Nope, the facade is not done. The railings you see are for the outdoor paneling installation (Formawall comes to mind):I was under the impression that the facade is not done, given how different it looks from the renders.
http://www.bizjournals.com/sanjose/...town-san-jose-portfolio-sells-to.html?ana=twtExclusive: Historic downtown San Jose portfolio sells to institutional investor
The deal, valued in total at about $33.5 million, is certainly not the largest sale in recent years in the compact business district. But it is notable because it signals the arrival of a new investor downtown and raises intriguing possibilities about future plans.
http://www.mercurynews.com/bay-area...witter&utm_term=Autofeed#link_time=1471567567Hundreds of San Jose State freshmen who were expecting to move in to the university's newest student housing this weekend will instead have to bed down in "the bricks," an antiquated 1960 dormitory slated for demolition, campus officials announced Thursday.
the ac hotel looks like a jail building lol ... but nah actually it's not bad, it's all business, I like that... not everything has to be flashy, artsy or innovative, at the end of the day it's just a building, the majority of people won't even think twice about what it looks like, they'll just use it and go in and out.
What part of it is clearly worse than the renderings, if the facade is incomplete?No. We still need good design in San Jose. Is it better than the Hampton Inn proposal? Yes. Is it as good as the proposed renderings? No. Which means the city failed to hold the implementation of the design to the vision.
Also, the retail frontage will not empty out on to the sidewalk. People can only access it by going through the hotel entrance which faces the driveway.
Does that mean that we won't be able to call him Nate Dog anymore?In related news, one of the big story breakers for this forum is moving on from SVBJ.
Nathan Donato-Weinstein: Moving on from the Silicon Valley Business Journal
Hell, given the number of VTA routes within 500' (17, 22, 23, 72, 73, 82, 304, 323, 522, and LRT), having some high rise here would already be a win. BART is the cherry on top.The potentially good news is that the new owner of One N. 1st Street will eventually demolish the old Lincoln Law School building and build a high rise building in its place being that it will be very close to the future downtown BART Station. Let's hope the new owner will have a new high rise development in place for the grand opening of downtown BART. So, Hip Hip Hurray for this potentially good news.
We should have just annexed those bastards back in the days. Would have been able to build both offices and housing to our hearts' content, instead of playing this give-and-take game that we now play.http://www.siliconbeat.com/2016/08/19/report-tallying-new-apartment-construction-silicon-valley/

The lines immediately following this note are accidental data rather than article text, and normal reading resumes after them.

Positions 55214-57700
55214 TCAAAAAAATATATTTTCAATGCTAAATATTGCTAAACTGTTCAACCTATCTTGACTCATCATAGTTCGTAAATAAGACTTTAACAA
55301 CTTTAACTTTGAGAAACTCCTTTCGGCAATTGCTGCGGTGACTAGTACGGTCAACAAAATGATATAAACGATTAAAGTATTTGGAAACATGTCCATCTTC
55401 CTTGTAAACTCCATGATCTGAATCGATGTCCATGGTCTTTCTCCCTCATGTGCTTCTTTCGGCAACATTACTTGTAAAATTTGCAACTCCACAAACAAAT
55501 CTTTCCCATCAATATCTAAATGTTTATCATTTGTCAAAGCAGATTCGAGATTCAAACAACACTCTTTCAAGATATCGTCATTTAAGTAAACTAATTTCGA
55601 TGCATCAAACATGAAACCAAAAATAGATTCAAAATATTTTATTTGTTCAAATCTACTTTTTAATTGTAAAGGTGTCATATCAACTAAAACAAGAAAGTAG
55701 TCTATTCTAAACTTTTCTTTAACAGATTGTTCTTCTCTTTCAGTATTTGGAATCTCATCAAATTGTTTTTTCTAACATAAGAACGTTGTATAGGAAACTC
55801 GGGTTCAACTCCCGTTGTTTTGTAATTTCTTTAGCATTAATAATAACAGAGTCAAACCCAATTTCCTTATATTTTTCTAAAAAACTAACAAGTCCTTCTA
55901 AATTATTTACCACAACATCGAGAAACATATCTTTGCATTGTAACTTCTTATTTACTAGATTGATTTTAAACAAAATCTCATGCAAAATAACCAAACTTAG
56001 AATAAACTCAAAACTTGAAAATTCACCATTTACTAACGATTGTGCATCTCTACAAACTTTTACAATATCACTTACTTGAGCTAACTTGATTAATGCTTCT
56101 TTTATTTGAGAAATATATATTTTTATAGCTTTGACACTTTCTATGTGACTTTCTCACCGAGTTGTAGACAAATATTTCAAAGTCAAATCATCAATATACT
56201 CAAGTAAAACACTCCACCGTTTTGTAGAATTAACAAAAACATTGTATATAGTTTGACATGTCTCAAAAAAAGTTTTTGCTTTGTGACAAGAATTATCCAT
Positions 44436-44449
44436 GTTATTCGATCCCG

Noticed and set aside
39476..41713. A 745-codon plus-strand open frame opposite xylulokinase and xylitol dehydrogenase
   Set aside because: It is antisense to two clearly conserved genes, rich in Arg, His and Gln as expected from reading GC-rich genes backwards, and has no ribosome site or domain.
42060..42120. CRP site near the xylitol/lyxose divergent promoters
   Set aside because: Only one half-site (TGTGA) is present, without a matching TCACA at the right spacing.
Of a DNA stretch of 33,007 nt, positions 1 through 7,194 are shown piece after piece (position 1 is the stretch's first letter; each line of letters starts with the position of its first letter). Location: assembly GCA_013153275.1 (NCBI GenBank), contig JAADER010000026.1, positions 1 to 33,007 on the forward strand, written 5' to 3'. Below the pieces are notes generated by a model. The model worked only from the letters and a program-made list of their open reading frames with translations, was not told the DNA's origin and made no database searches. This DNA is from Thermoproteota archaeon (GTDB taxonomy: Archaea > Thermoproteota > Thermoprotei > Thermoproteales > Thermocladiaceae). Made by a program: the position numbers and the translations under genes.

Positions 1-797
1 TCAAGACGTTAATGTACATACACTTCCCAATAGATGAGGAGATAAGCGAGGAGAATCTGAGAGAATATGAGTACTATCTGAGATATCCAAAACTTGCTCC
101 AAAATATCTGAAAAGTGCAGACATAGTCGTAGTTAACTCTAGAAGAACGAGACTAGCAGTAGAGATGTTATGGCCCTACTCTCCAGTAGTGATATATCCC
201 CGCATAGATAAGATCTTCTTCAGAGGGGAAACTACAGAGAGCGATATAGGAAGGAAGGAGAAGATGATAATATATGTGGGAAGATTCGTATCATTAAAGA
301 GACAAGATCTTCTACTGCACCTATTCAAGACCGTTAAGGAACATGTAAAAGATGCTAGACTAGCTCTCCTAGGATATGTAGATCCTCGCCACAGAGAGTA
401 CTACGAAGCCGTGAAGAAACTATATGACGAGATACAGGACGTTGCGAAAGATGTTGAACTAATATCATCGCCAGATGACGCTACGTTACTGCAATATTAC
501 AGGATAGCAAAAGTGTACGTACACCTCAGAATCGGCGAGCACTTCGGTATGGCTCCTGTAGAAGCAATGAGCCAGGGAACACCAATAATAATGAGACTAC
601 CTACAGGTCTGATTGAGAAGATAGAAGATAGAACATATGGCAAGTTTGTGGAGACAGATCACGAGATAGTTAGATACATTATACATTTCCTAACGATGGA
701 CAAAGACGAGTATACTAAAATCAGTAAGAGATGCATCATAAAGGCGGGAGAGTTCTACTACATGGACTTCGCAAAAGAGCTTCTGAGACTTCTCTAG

And people wonder why rents are so high in Palo Alto where Nimbyism reigns supreme. San Jose continues to be the biggest provider of housing in the South Bay by a wide margin, while our neighboring city of Santa Clara provides a lame 445 units. Shame on all of the cities north of San Jose where its O.K. to build unlimited amounts of commercial office buildings while
neglecting the building of housing units -- there ought to be a law.
SF's case is that it didn't build enough housing over the last 30ish years, to keep up with residential pressure and the capacity to pay. 9k units is quickly swamped by the population pressure; it's gone from 678k in 1980 to 746k in 1995 to an estimated 864k last year, but new housing units never exceeded 3500/year between 1995 and 2014. At the same time, average incomes have exploded for SF residents, meaning the whole system can reach an even higher boil.Interesting data on SF. It builds the most number of housing yet has the highest increase of housing prices year by year. Doesn't look like building more housing made SF any affordable. Or maybe we need another year to see how the market absorbs the SF supply. That will be interesting to watch
I would instead suggest the city needs to focus on putting units in places that best help the city keep workers within city limits and working with the VTA to radically improve transit for those places. Basically, this means focusing on corridors within the city: 1st/Monterey, San Carlos, Santa Clara/Alum Rock, Winchester, plus a few others. Make it as easy as possible to get to downtown and to SR, focus efforts on getting units along corridors to those places, and limit residential development elsewhere in the city. In this way we can get the units we need, but minimize the benefit to neighboring cities.It's ridiculous that we have half of the County's population, yet builds 2/3 of its housing. We need to cut down the housing supply immediately outside of Greater Downtown, and any housing in Greater Downtown needs to go forward with proportionate office/commercial space.
I would expect that trend to continue, if not accelerate, as Caltrain improves in frequency with electrification.The following article makes a strong case for development along mass transit lines:
CBRE: Caltrain Premium Grows as Developers Take Notice